I am all in favour of social cohesion myself, but not social cohesion based on lies. And how do we determine truth and lies? Not by slinging people in jail for asking questions but by free and open discourse.

            You Americans have something very special in your first amendment. Your founders were political geniuses. When our constitution in Oz was written, much inspiration from the US constitution was included but specific rights were considered implicit in the British legal system so did not need to be specified. Now that was a blunder…we have all sorts of laws designed to shut you up about many sensitive topics, sensitive that is to various agendas currently in play.

            So please, appreciate what you have got.

            • TJB said, on October 18, 2016 at 3:08 pm

              Ronster, I couldn’t agree more. I was just providing an example of the kind of language HRC will use when she guts the 1st Amendment.

  9. nailheadtom said, on October 13, 2016 at 10:22 am

    The 2016 election campaign demonstrates how fraudulent this faux democratic-republic actually is. One gets the impression that the whole affair is being scripted by a team of Hollywood writers employed by media companies. If these two are the best choices from 300 million citizens the country is ready to fall off a cliff. Luckily, in a way, the election results will be tempered by bureaucratic inertia but no matter which of these two sociopaths is inaugurated the results won’t be a positive for the country.

    • DH said, on October 13, 2016 at 5:21 pm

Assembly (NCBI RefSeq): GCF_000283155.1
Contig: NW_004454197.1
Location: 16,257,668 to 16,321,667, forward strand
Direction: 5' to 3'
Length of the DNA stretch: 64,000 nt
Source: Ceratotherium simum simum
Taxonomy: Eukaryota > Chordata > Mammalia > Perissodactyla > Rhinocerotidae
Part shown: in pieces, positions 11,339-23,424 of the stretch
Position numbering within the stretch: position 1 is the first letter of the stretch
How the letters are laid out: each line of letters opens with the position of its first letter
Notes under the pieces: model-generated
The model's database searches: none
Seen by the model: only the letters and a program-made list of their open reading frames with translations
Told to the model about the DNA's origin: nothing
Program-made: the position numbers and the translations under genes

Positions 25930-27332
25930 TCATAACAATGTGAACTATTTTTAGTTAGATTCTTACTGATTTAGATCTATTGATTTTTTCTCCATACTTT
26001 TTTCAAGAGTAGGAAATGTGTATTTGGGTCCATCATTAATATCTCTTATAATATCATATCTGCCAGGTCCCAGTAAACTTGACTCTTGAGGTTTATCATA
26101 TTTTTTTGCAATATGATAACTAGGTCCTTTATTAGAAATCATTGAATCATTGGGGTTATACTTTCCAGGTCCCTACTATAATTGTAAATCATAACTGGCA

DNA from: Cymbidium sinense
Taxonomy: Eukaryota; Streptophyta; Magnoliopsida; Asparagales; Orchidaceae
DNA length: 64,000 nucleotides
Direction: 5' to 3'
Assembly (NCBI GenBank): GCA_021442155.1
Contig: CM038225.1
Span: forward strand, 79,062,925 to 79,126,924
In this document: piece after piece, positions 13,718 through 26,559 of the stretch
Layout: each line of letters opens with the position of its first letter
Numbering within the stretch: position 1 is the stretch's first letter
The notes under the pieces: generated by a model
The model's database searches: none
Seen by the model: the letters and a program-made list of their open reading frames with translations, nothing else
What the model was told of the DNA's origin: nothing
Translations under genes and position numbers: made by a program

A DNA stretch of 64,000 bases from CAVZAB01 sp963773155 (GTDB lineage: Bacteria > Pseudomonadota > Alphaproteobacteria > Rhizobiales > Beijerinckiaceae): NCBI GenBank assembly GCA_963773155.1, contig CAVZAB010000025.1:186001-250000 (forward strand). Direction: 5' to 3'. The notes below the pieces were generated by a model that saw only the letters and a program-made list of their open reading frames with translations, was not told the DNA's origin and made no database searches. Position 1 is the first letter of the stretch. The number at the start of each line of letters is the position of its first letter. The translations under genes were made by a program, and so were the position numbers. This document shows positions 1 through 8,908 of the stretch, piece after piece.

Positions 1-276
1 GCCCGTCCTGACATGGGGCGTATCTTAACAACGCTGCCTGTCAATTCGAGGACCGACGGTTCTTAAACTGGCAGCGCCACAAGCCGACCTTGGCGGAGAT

I don’t believe for a minute that these two are the best choices. I think that Hillary Clinton has been the party choice since 2008 when the nomination was snatched from her in favor of Obama. The Clinton political power structure has insured that she is the “heir apparent” this year. I believe that she was “supposed” to be the candidate in 2008, but along came Barack Obama and the party decided that race would sell better than gender at the time. I personally believe that in ’08 the party thought her to be too strong, sought someone inexperienced that the likes of Ted Kennedy and his ilk could control a little better – the same machine politics that got Abraham Lincoln (“the rail-splitter”) nominated in 1860 – but those guys got a little more than they bargained for. In Doris Kearns Goodwin’s book, “Team of Rivals”, the concept of the party leaders trying to control the presidency is well documented and developed, and I think it happened again in 2008.

      I don’t think her nomination has anything to do with qualifications, but rather payback, power, influence and maybe a little arm-twisting. I don’t discount the possibility of a little blackmail in there as well.

      However you slice it, Hillary’s candidacy was clearly scripted; the decision for her to be “up” was made a long time ago. I believe she resigned as Secretary of State so she could distance herself from the administration and from her own actions; I believe she did this with the full support (and possibly at the suggestion) of the forward-looking party.

      I think Trump represents an anomaly of the system. In the early days of the primaries, candidates were coming out of the woodwork. Trump was the only one whose support remained relatively steady; he had his base and it never left him. As others dropped out of the race, their support got diluted among the other candidates, but Trump’s lead could not be touched by then. Too many states had weighed in; Trump’s 30% lead was insurmountable against the 70% anti-Trump, spread out among sixteen others.